Research and Prep Guide

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Beginning Your Research and Conference Preparations

The key to being a successful delegation is thorough preparation. There are six steps that should be taken before the Conference:

  1.  Research the structure and history of the United Nations. There are plenty of online resources to look at.  These two (1, 2) are a good first step!
  2. Research your assigned Member State or Observer Entity. Most countries have a website, a Wikipedia page, and a place in the CIA fact-book, which are all good places to start, but don’t discount other methods as well. Often, the best way to learn about a country is to talk to someone from there – so introduce yourself around the school, and get some first hand information!
  3. Research your committee. More information about your committee may be found here and here. Of course, Google is also magical – use it.
  4. Research your delegation’s role in the committee. The best place to start here is looking at past resolutions. You never know, your topic might actually have come to a vote in some way already! How long has your country been on the committee? What is their voting record? What motions and issues have they raised or abstained from?
  5. Research the committee topics beyond what is written in the background guides. This may seem daunting at first, but don’t be afraid! The important thing here is to be vigilant, and cite your sources – try to take information from “trusted” sources. Wikipedia, while it shouldn’t be your only source of information, is often a good place to get a general overview about your topic, and the citations at the bottom of articles are often very helpful. Lastly, don’t forget to ask for help if you need it. Talk to your teacher or your librarian, or shoot us an email at hsmun@ualberta.ca.
  6. Prepare a position paper outlining your Member State’s or Observer Entity’s policies towards the agenda topics. When you walk into that committee room on the day of the conference, and see your name in BIG PROJECTED LETTERS on the speakers’ list, you’re going to be thankful that you wrote a position paper, and that you know your country’s position on the issue. Trust us: if you take time with the position paper, it will pay off. If you know your position paper inside-out, committee debates will feel 100 times easier.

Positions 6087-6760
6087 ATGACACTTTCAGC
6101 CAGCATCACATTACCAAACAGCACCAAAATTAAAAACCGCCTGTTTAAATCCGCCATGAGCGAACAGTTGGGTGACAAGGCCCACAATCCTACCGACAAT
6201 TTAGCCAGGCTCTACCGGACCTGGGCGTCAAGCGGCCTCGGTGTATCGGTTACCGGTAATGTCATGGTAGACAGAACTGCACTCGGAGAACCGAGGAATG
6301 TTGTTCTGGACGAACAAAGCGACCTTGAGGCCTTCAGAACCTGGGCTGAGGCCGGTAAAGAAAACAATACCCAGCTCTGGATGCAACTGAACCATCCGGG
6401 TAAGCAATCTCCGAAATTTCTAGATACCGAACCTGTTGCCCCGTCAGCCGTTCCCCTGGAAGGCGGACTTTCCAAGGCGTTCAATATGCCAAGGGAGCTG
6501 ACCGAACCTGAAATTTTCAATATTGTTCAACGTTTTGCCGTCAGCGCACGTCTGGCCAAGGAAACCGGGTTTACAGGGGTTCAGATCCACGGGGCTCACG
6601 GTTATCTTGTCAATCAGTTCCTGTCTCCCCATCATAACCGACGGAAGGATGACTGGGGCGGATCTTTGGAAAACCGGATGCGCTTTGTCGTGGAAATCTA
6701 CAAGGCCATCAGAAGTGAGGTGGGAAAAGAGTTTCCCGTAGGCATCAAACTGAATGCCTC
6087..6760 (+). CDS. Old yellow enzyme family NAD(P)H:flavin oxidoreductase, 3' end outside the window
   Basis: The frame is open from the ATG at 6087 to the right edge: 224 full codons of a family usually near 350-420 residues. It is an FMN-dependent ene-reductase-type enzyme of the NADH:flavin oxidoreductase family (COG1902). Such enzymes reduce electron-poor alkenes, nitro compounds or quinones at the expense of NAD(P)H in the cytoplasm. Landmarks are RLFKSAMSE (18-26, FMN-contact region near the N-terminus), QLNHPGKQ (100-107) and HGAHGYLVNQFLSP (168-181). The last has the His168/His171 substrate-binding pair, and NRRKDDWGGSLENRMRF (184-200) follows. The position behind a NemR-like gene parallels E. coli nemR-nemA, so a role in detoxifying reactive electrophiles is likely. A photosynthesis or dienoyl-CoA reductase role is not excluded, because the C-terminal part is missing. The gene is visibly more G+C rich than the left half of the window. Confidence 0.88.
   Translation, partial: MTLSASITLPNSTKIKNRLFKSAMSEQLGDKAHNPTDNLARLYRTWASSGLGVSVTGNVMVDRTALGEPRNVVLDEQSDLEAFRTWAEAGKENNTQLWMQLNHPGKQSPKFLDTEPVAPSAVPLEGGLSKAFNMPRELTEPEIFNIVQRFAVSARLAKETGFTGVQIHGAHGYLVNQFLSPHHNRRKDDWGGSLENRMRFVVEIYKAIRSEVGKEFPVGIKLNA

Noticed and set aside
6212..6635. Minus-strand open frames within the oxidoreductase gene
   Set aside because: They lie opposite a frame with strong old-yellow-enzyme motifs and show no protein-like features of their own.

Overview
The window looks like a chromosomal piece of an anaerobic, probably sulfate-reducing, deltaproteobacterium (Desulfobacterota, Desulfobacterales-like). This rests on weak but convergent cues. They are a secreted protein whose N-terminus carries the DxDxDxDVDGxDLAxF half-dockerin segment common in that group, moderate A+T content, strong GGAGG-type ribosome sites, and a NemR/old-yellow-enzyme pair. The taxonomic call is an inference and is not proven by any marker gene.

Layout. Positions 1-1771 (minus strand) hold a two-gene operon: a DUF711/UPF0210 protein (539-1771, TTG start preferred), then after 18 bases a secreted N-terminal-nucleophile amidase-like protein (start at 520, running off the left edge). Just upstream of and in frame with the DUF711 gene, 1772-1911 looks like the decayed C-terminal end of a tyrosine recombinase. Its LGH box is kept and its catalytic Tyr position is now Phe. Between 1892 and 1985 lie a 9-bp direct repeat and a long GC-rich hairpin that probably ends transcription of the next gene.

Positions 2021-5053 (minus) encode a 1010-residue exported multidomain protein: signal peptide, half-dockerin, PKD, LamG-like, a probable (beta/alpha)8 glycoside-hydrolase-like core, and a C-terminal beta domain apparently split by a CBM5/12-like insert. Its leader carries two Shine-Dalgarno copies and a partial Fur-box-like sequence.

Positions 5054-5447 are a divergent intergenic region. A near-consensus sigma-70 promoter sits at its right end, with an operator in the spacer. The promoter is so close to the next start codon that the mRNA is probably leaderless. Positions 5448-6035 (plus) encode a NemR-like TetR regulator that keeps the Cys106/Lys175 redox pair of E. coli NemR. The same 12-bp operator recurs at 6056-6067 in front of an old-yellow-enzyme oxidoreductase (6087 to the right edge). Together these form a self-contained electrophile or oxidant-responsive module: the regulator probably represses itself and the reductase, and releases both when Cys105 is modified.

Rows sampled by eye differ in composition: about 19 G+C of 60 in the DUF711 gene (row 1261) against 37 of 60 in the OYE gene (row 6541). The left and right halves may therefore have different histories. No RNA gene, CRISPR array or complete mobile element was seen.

Country-Specific Research

It can be daunting to even begin getting an idea of what your country thinks about an issue. Here are some tips to help you get started:

1 – Try your country’s government website. This will provide most information you need about your country’s policies. For instance, if you go to Canada’s website, you can find all sorts of stuff.

2 – For less developed countries, you may need to get creative. A good idea is to go to their site anyways, find what you can and extrapolate. For instance, Somalia’s site has a whole page on UN Failures. From the mere existence of that page, you can guess that Somalia may take UN resolutions with a grain of salt and may not be the first in line to volunteer resources to the UN. In the absence of formal policy statements, you can learn a TON about foreign policy by doing some detective work to discover what your country’s general beliefs attitudes are about certain organizations and issues.

3 – If you know an official language of your country: Take advantage of it! The website is probably much better in an official language than in English. For example, try to find some Spanish or Portuguese-speaking friends to help translate if you are representing South American country’s delegation.

4 – The news is a great place to get information about what’s happening now, both around the issue and around your country. For instance, BBCCBCAl JazeeraNew York Times and CNN are all great sources for general information related to a topic. To find out more about what your country actually thinks, see if you can find the national news network.